Months ago, I came across a Facebook post a friend shared that was written by a parent who had lost a child. In the message, she implored fellow parents to embrace gratitude every day — to reshape thinking about the many chores and challenges they face in raising their children instead as opportunities others only wish for. I squirreled this away into the unwritten list of possible column ideas I stash in my brain and, unfortunately, its relevance is all too real today.
I’m writing this just a few hours removed from the funeral for a little boy who was in Jackson’s class at daycare. His passing was sudden and unexpected, making what I imagine to be the worst possible experience any parent can go through that much harder. I fumbled through offering condolences to his parents, knowing that the words I was trying to craft weren’t going to move their grief an inch. Seeing beautiful family photos in the visitation line, with the family at the front surrounding their tiny boy in a small casket is a dichotomy that just should never comport to reality.
As with any situation like this, I don’t think I was alone in uttering, “I can’t imagine what they’re going through,” and automatically shifting the focus to my own child. This little boy slipped away on Jackson’s birthday, just a day before his own first birthday, and ultimately passed away a few days later, the morning of Jackson’s first birthday party. Unbeknownst to us at the time, we were celebrating this happy milestone surrounded by all of our family and friends while the loved ones of this baby were saying their final goodbyes. I got chills while looking at the family photos in church and seeing a familiar frame, one that our daycare center also made for us for Mother’s Day with the baby’s footprints and photo.
While I only saw this boy and his parents in passing during dropoff and pickup times, our little ones spent eight hours a day together, and they were set to move up together shortly after their birthdays into the “big kid” room. While Jackson surely is too young to understand what happened, I can’t help but wonder if he does sense, on some level, that something changed or notice the absence of his young friend.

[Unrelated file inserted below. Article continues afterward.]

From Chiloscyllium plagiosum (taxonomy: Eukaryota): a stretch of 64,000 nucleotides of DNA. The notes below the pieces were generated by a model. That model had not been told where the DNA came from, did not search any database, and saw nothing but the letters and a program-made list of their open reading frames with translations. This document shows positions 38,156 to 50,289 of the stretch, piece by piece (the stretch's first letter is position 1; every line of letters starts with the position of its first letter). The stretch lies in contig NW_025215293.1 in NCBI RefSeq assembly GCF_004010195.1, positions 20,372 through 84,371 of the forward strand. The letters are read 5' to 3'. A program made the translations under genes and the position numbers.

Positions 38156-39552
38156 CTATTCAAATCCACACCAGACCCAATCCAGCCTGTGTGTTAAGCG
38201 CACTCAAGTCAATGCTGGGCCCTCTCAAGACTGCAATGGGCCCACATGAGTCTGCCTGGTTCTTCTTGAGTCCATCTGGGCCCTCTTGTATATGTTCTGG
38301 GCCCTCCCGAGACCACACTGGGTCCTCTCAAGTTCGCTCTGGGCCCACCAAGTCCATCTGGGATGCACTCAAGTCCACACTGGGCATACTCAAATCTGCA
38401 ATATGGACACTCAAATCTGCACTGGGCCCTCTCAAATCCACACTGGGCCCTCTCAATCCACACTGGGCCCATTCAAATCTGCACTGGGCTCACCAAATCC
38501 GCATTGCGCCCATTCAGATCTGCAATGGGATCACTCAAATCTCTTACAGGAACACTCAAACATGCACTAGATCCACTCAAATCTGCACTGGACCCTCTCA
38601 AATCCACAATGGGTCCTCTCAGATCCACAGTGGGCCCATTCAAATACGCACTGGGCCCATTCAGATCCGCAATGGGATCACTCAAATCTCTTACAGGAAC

It drove home the sad reality that we will likely have to tackle tough concepts like this with him when he’s old enough to understand that the world is full of unfair and frightening experiences — from large-scale ills like wars and gun violence to microcosmic issues he may personally have to contend with, such as bullying or the loss of a loved one. That’s a very scary prospect that already makes me wistful for the simple times we have now of playing with him on the living room floor.
I’ve also been reminded of that Facebook post many times lately. The writer suggested parents should reframe phrases like “have to” and “need to” into “get to.” For instance, the night before I learned of this little boy’s passing, I was laying awake at 1:30 a.m., as Jackson had erupted in screams that we assume are related to teething. I was holding a pillow over my ears wishing I didn’t “have to” be woken up in the middle of the night. Looking at it from this side of the tragic news I found out the next morning, I “get to” be woken up by him. Sure, middle-of-the-night wake-up calls are frustrating, and moving through the workday without sleep is tough, but those are challenges that mean absolutely nothing when you look at the real alternative that other parents deal with.
I am trying to commit myself to this mindset shift every day. I don’t need to spend time each night prepping the next day’s lunch for Jackson’s growing appetite; I get to. I don’t have to deal with the unpleasantness of a diaper blowout; I get to. I don’t have to worry about saving up for the baby’s Christmas gifts; I get to. I don’t need to spend time picking up Jackson’s toys each night after he goes to bed; I get to. I don’t have to chase him through the living room when he attempts to escape if we leave a baby gate open; I get to. I don’t need to double-back and pick him up every time he cries when I leave a room; I get to.
If our experience is like that of other parents of one-year-olds, each day is entrenched in a seemingly endless list of chores: changing diapers, putting on clothes, driving to and from daycare and work, buying supplies, making and packing food — all the while trying to occupy this excitable ball of energy eager to get his hands on everything and anything. It’s beyond easy to succumb to the chaos and become a slave to the routine, completing every task like a robot — one who can get easily annoyed and angered at anything knocks the semblance of order off track.
But, when you look at that routine through the lens of those parents who lost their little boy, it must seem ridiculous. Why get overwhelmed at all the bottles that have to be cleaned? Why stress out over not having a vegetable to add to the baby’s dinner? Why worry about not having time to clean the bathtub because you took him to the park? Why get annoyed about not being able to concentrate on writing this very column because Jackson is screaming? All of these things are because I am lucky enough to have a healthy little boy, who will keep growing, learning and experiencing life. This week has shown me the stark reality of those who aren’t that fortunate.
To honor this little boy’s memory, and to find one grain of positivity from his family’s ordeal, I will strive to live each day with gratitude. Even on the hard days — when Jackson hits the tantrums of the “terrible twos” or learns how to talk back — I need to remind myself how incredibly blessed I am to go through those experiences with him because other parents aren’t as lucky. I can only hope that showing him how fortunate I feel every day will have a lifelong impact — a gift given to us by this little boy who was only here for a short time but whose influence we will continue to feel.